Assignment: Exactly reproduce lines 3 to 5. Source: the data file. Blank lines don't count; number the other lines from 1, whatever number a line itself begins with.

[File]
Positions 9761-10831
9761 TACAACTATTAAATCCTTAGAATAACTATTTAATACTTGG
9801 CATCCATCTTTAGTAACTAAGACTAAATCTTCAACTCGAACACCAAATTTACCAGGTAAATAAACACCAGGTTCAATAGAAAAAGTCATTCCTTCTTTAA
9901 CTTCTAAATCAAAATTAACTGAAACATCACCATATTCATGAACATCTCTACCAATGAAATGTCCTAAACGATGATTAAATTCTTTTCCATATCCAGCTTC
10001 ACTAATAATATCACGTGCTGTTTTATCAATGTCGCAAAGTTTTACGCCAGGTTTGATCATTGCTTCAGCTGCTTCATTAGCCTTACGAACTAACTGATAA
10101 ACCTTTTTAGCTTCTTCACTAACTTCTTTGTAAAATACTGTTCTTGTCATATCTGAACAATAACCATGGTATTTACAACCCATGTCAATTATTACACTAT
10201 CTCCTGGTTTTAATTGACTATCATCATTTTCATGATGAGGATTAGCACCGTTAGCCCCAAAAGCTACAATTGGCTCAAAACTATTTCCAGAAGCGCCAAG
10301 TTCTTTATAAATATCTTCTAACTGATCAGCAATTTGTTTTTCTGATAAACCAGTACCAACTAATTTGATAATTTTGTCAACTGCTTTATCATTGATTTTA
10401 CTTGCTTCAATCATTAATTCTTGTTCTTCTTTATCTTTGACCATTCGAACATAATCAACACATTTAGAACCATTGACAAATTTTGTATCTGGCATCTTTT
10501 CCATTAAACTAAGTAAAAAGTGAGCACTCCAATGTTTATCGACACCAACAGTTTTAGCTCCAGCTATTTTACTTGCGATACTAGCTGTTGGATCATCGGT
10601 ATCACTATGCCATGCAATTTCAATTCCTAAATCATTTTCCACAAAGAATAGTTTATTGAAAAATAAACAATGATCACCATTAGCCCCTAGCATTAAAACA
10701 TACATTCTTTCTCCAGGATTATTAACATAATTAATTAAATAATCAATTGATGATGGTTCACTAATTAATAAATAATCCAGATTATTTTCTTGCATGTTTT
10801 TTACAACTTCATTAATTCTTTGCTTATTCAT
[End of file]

9801 CATCCATCTTTAGTAACTAAGACTAAATCTTCAACTCGAACACCAAATTTACCAGGTAAATAAACACCAGGTTCAATAGAAAAAGTCATTCCTTCTTTAA
9901 CTTCTAAATCAAAATTAACTGAAACATCACCATATTCATGAACATCTCTACCAATGAAATGTCCTAAACGATGATTAAATTCTTTTCCATATCCAGCTTC
10001 ACTAATAATATCACGTGCTGTTTTATCAATGTCGCAAAGTTTTACGCCAGGTTTGATCATTGCTTCAGCTGCTTCATTAGCCTTACGAACTAACTGATAA